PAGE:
There’s an episode of the old “Gilligan’s Island” television show where the castaways eat seeds that make mind reading possible. While it seems fun at first, the Gilligan gang soon finds out that sometimes it’s best not to know what everyone is thinking all the time.
But wouldn’t you like to know what your boss is thinking? Wouldn’t you like to know whether someone at work is telling you the truth or not?
There may be a way to do that without eating some seeds on a fictional island.
If you take the advice of some of the best lie detectors in the world – CIA officers – then you may be able to glean when the boss is fibbing about giving you a raise or a co-worker is lying about meeting a deadline. Such information can be helpful in making career decisions and avoiding missteps that can get you off the fast track.
In a new book, “Spy the Lie,” three former CIA officers share decades of experience in recognizing deceptive behavior and how you can apply their methods to everyday work situations.
One of the authors, Michael Floyd, has spent 35 years finding the truth for the CIA and the National Security Agency. While he says that you don’t want to use these methods to decide who is lying about a romantic weekend liaison while gossiping around the water cooler, it can come in handy in more critical work situations, such as a job interview or to discover who may be cheating on an expense report.
The authors stress that the average person often doesn’t detect untruths because he or she believes that others simply won’t lie or they are just uncomfortable judging someone else. In addition, sometimes we rely on beliefs by others that a person is honest, so we don’t look deeply enough and take everything at face value, they say.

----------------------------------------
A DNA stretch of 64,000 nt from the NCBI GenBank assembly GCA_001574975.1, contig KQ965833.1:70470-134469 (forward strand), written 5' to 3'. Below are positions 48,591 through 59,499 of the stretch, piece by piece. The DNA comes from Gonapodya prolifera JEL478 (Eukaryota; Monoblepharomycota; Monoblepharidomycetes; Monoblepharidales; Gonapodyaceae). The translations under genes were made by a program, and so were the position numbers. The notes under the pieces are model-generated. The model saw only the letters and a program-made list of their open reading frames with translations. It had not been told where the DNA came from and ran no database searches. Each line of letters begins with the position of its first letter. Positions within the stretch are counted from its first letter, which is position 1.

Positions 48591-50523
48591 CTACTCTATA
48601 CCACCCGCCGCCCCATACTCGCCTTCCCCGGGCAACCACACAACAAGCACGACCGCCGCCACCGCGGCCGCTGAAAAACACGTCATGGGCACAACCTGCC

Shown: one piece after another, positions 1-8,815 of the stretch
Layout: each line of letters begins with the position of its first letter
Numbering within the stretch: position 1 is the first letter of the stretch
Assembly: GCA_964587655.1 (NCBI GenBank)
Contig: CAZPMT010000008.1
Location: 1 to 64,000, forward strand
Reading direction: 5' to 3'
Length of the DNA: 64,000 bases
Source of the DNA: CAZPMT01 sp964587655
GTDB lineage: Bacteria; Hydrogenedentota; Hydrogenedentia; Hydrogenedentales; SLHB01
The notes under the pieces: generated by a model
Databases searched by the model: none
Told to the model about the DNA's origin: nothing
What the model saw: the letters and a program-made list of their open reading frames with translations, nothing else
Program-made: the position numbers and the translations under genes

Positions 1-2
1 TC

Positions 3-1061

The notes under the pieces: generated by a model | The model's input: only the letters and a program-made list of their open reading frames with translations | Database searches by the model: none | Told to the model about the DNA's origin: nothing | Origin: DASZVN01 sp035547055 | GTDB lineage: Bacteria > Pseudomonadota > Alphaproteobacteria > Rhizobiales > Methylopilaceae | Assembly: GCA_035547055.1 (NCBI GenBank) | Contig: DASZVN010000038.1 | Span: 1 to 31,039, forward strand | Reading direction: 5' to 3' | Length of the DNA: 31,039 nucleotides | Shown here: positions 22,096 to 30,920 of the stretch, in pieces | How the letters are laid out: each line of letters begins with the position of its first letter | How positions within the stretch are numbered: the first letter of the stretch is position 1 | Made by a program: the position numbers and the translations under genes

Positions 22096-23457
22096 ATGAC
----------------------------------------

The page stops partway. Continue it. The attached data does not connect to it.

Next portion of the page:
“We’re not human lie detectors,” Floyd says of his fellow authors, Philip Houston and Susan Carnicero. “But we’ve developed a method to help spot deceptions based on our experiences, in real-world situations.”
One of the indicators that a person may be lying is a “cluster” of behavior. Exhibiting what’s considered one suspicious action isn’t enough to show someone is being deceitful, they say, but several clues should put up your radar.
Listening for lies
Some of the verbal cues that someone is not being truthful include:
Looking for lies
There are also nonverbal cues that can indicate someone is being less that truthful. It’s important, the authors note, to consider only those cues that come in direct response to your questions. For example:
Finally, Floyd says one of the best ways to make sure you’re getting all the information you need is to ask a catch-all question, such as “Is there anything else I need to know about this incident?”
“You can’t think of every question to ask, and they may not tell you if you don’t ask directly,” he says. “They often give you some very good information.”
What are some ways you have combated lying? Let us know in the comment section!